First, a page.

Monday, May 03, 2010

Fitness is the Word

I've been on a serious (for me) fitness kick lately. I have gone through times when I was really fit, and other times...not so much. My problem is that most of the things I love to do are quiet, sitting-still-things: reading, writing, designing things, making stuff. And when you get too focused on those things, it's easy to lose track of time and realize you've been sitting for a whole day. Which is not good if you want to be fit.

So anyway, my last fitness kick involved walking, but this time I got more serious. I decided I would feel better and get fit faster by running and riding my bike, in addition to the Pilates mat exercises I was doing for stretching and core work. So I've been alternating running and biking and following up with stretches.

This photo shows the latest brilliant (snicker) idea: my husband installed a pull-up bar in the living room doorway. I have no upper body strength at all, so I encouraged him to install this. My deal with myself was that I was going to do at least one pull-up every time I went into the living room. For the first week I avoided the living room like the plague. I couldn't even pull myself up at all, I had to give a little hop to get my chin over the bar. Then I couldn't do more than one pull-up. Today I did five.

It's the same with the running: at first I couldn't run all the way around one lap (approximately a mile). I know, that may seem pathetic, but I had to stop and walk part of the way. Last week I was able to run the whole way without stopping (and without my lungs burning, which is pretty major for me), and today I finished one lap and felt so good about it that I just kept going. I really felt like I could have gone on and on. With biking I went from two miles to four, and have just upped it again to six.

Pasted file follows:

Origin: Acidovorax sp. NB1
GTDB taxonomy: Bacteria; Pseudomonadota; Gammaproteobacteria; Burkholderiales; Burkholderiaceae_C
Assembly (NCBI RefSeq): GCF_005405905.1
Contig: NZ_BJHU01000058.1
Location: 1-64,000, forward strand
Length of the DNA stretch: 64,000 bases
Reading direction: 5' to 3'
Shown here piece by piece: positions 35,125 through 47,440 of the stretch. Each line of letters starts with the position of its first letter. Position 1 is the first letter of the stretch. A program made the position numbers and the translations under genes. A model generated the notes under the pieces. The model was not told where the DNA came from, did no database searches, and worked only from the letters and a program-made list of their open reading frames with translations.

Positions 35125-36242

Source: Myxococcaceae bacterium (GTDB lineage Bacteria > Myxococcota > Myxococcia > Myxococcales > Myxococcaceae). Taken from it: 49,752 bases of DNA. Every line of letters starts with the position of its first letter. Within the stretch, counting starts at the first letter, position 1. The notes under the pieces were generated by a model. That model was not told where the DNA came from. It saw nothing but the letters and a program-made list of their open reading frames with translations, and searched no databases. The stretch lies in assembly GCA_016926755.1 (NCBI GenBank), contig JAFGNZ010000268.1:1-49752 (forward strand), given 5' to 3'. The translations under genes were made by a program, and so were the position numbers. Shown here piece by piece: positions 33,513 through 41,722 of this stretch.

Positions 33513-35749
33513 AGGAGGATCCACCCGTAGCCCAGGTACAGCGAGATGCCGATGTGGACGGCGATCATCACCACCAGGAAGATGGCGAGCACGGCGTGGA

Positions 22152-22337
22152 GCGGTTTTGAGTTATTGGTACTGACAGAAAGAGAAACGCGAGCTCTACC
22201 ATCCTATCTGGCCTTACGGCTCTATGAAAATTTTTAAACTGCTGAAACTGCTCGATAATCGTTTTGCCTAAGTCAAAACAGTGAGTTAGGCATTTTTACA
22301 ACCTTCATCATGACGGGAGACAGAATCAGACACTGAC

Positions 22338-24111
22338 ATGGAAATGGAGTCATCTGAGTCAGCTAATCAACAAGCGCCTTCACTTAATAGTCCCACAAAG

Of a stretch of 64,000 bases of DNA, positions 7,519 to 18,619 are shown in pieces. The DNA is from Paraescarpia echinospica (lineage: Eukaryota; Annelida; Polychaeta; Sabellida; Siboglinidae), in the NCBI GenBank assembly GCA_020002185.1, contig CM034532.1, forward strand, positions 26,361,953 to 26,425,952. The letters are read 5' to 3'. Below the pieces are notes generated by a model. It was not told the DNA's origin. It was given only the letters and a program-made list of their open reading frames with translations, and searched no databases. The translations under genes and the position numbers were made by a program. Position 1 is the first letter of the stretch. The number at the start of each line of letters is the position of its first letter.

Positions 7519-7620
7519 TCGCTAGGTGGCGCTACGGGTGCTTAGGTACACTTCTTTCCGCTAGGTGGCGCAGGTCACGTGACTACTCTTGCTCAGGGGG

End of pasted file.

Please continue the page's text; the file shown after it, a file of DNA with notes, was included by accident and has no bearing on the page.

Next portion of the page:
What I love about exercising is how fitness creeps up on me. When I start it is painful. And I mean Painful: my lungs are on fire, my legs feel like jelly, my abs and arms and joints and muscles just ache constantly. If I keep doing it, not only does it hurt less, it actually starts feeling good. It gets easier. I feel stronger. Suddenly things that seemed impossible (holy cats, run 2 miles???) are do-able. I'll be running the two mile route by the end of this week. Maybe even tomorrow. That means I will run six or 8 miles this week, and I will bike 18 to 24 miles. And maybe it doesn't seem like much, but by June, I will be able to do 10 pull-ups. That's the goal. Baby steps!

What I love even more about getting fit is that the "I can do anything" powerful feeling you get from exercising then translates into other areas. Other things that seemed impossible are just minor bumps. I'm planning to get fit and stay fit this time, and not have to relearn this lesson over and over again!

How about you? Is fitness important to you? What do you do to stay fit? Please share your thoughts below!

"A man's health can be judged by which he takes two at a time - pills or stairs." ~Joan Welsh

"It is exercise alone that supports the spirits, and keeps the mind in vigor." ~Marcus Tullius Cicero

2 comments:

  1. Fitness is very important to me, though it has not always been so. I recently disrupted my life completely to add fitness as a daily requirement. I've lost 11 pounds so far, in two months. I have a long way to go, but I feel empowered and more confident than I can remember. Like you, I love quiet activities so I find that running is a good exercise for me. I can do it whenever I feel like it and it is quite a solitary thing.

    When I run, my creativity is stimulated as the endorphins fly. I write blog posts in my head, plan new opportunities for my business, assess my season of life and feel every muscle in my body engage. I burn tons of calories per minute. I plan to add weight bearing exercises to my routine next month. I'm training for a marathon as well. I'm inspired by you and look forward to more of your fitness posts!

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  2. dM, it never occurred to me that this might be why aerobics and other exercise classes aren't as appealing to me, but you're right: it's partly because I like the solitary aspect. I, too, like to do my thinking and planning while I run (or bike).

    Your own journey with fitness has been such an inspiration to me. It encouraged me to start wherever I was (even if I couldn't run the whole mile!) and just add more time and distance as I could. Thank YOU for sharing all of your ups and downs with all of us. Can't wait to read more about your weight training and marathon!! Thank you for commenting!

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